In a previous article we outlined the government’s plan to blast the Mekong rapids to make the river navigable for larger shipping. Now a doctor is waging a one-man-campaign to halt the plan.
The rocky shoals and rapids of the Mekong River are magnificent when viewed close to, but seen from the air they make a meaningful statement about the greatness of this river that rises in the Tibetan plateau and winds its way through China, Myanmar, Laos, Thailand, Cambodia and Vietnam.
It is this statement that medical doctor and keen environmentalist Sommai Eiawpradit is attempting to spread as he continues his photography of the mighty Mekong from a drone and shares them with hundreds of others on social media.
“My intention is to let other people see what I have photographed with my drone so they realise how beautiful and significant the Mekong River rapids really are,” says Sommai, a doctor in Chiang Rai’s Chiang Khong District.
Sommai explores the Mekong using his drone to capture the riverscape. Last month he again spent his free time taking pictures, this time of the rocky rapids in the Mekong River including the famed Khon Phee Lhong rapids in Chiang Khong, which could soon be destroyed if a multilateral project has its way.
The Lancang–Mekong Navigation Scheme project, which aims to improve the river’s navigation route and allow barges larger than 500 tonnes to travel along the river all year round, was approved by the Thai cabinet at the end of last year.
Seen from the sky, the river and its rapids are very distinctive compared to the scenery seen from the river bank or on the boat. The wide chain of rocks that make up the rocky shoals can be seen in their entirety, as can other features of the rapids such as vegetation and sand dunes.
Sommai, who is using the photos to set up a digital database, says he likes the drone because it offers a wider view and much clearer detail, especially when matched with the satellite photos. “So this is best way to capture the entire picture of the great rapids of the Mekong River,” he says.
His photo collection of the rapids not only displays scenery that few people have ever seen but also shows the complex ecosystem and strong bond between the rapids and the geography of the river.
“As you can see from the pictures, the rapids in the river are not only plain rocks. They also have sand dunes and vegetation and this complex ecosystem is a habitat and breeding ground for fish and birds,” he explains.
“The pictures also show how the geography of the river is influenced by the presence of the rapids, as the water flows through channels that are not blocked by the rapids and creates the topography of the river that we see today.”
A resident of Chiang Khong for more than 20 years, the 48-year-old doctor says he feels a strong bond with the river.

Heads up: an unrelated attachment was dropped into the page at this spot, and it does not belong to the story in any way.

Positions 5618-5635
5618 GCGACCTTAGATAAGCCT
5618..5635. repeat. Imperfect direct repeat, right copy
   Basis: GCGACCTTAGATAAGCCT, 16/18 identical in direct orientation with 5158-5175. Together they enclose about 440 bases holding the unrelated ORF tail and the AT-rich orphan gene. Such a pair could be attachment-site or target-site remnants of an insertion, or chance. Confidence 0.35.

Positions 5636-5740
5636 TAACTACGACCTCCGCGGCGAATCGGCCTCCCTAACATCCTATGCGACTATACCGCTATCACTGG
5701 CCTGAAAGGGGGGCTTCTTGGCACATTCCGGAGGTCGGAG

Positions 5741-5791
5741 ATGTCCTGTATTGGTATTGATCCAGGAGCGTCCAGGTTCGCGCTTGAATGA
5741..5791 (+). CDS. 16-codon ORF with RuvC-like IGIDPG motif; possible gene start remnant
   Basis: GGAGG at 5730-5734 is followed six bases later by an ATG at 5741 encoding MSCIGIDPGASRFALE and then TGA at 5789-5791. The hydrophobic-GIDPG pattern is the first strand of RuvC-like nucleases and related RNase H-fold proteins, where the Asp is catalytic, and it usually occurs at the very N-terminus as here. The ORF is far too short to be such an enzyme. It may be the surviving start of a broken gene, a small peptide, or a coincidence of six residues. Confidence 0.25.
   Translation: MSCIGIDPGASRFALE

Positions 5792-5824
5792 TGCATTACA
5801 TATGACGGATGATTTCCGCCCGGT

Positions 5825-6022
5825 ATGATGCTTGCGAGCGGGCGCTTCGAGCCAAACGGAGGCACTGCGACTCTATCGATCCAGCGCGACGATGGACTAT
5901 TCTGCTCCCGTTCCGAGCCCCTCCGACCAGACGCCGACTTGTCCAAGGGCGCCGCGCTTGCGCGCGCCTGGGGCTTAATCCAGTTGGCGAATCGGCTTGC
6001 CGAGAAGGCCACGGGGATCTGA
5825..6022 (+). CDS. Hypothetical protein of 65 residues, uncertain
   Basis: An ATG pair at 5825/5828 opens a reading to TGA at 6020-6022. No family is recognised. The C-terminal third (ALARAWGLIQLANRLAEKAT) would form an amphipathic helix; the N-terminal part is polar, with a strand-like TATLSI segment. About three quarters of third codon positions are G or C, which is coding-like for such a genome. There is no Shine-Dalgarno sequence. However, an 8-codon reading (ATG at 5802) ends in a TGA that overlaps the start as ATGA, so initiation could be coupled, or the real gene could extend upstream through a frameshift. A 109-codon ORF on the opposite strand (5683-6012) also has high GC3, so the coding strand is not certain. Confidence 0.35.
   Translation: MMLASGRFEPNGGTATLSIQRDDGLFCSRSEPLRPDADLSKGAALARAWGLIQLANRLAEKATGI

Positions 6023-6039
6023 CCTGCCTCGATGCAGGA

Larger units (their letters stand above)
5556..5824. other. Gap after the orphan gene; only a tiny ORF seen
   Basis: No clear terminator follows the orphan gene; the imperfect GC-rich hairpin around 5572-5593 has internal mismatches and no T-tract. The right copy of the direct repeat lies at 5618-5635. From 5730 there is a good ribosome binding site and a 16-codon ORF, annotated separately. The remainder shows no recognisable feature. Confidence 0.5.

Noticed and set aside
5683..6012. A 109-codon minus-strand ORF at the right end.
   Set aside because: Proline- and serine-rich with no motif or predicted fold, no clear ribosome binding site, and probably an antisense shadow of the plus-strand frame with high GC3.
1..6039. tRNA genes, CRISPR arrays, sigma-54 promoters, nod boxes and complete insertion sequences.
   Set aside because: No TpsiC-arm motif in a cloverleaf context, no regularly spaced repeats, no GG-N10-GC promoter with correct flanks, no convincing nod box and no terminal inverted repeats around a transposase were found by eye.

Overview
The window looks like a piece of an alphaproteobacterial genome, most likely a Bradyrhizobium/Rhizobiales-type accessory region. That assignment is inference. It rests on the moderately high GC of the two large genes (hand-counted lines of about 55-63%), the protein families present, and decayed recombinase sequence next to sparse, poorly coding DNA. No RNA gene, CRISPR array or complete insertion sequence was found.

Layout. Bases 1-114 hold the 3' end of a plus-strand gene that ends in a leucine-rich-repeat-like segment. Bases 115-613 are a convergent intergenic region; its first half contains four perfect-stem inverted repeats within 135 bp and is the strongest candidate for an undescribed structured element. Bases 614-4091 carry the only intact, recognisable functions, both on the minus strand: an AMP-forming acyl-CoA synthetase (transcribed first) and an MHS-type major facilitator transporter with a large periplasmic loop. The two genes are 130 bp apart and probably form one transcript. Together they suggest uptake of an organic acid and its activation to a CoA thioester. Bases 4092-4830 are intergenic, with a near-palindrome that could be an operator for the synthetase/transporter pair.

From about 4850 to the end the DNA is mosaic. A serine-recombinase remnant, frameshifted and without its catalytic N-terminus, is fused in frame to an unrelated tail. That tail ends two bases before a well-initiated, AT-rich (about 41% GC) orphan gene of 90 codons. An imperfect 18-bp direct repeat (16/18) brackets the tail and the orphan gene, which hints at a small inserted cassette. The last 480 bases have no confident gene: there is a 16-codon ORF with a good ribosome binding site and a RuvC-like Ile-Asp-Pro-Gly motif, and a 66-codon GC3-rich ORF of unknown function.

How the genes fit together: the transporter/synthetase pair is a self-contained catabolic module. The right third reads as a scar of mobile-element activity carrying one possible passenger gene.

“I wasn’t born here and I didn’t grow up here. I came from Lamphun. When I first saw the river here two decades ago. I fell in love with the scenery and this town and decided to stay,” he explains.
Sommai has always spent his time off capturing shots of his adopted town. Two years ago, when drone technology became cheaper and more readily available, he was quick to learn how to use one.
The technology, he says, has greatly improved his photographic skills and the resulting images can be used to campaign against the rapids blasting plan.
“I want the authorities to reconsider their decision to demolish the rapids, because once the rapids are gone, they can never be brought back. They will be gone forever together with the ecosystem and the way of life of the people who depend on them,” he says.
“This is only the first set of pictures of the Mekong River rapids. I am planning to use the drone to capture photos of all the rapids and features of the river in all three districts of Chiang Rai through which the Mekong flows. This month, I will send the drone up above the Kaeng Pha Dai rapids in Wiang Kaen District, which is also on the demolition list,” he says.
Sommai admits he is against the river navigation route improvement plan as a whole, pointing out that the profits earned from the project cannot compare to the losses that will be suffered by the local people and ecosystem of the Mekong River once the project is completed.
“Removing the rapids means the complex ecosystem and traditional livelihood of the local people will disappear too. This is the most prominent side effect of this controversial project,” he explains
“With the rapids gone, the river will lose its beauty forever. The river channel will also change and the boundary between Thailand and Laos will move. From the images the drone has taken, it’s obvious the border change will not be in our favour.
“Before making a decision to change the river forever, the governments of the countries through which the Mekong River flows should consider other options for transportation such as roads and railway.
“Of course river transportation is the cheapest option for Chinese merchants to transport their goods to the countries downstream but the damages from the project will be very expensive for the people who depend on this river too,” he warns.
Having seen these beautiful photographs, surely it would be a tragedy if the scheme went ahead. To destroy a thing of such natural beauty would be a huge loss for generations to come.
(Source: The Nation, Thailand)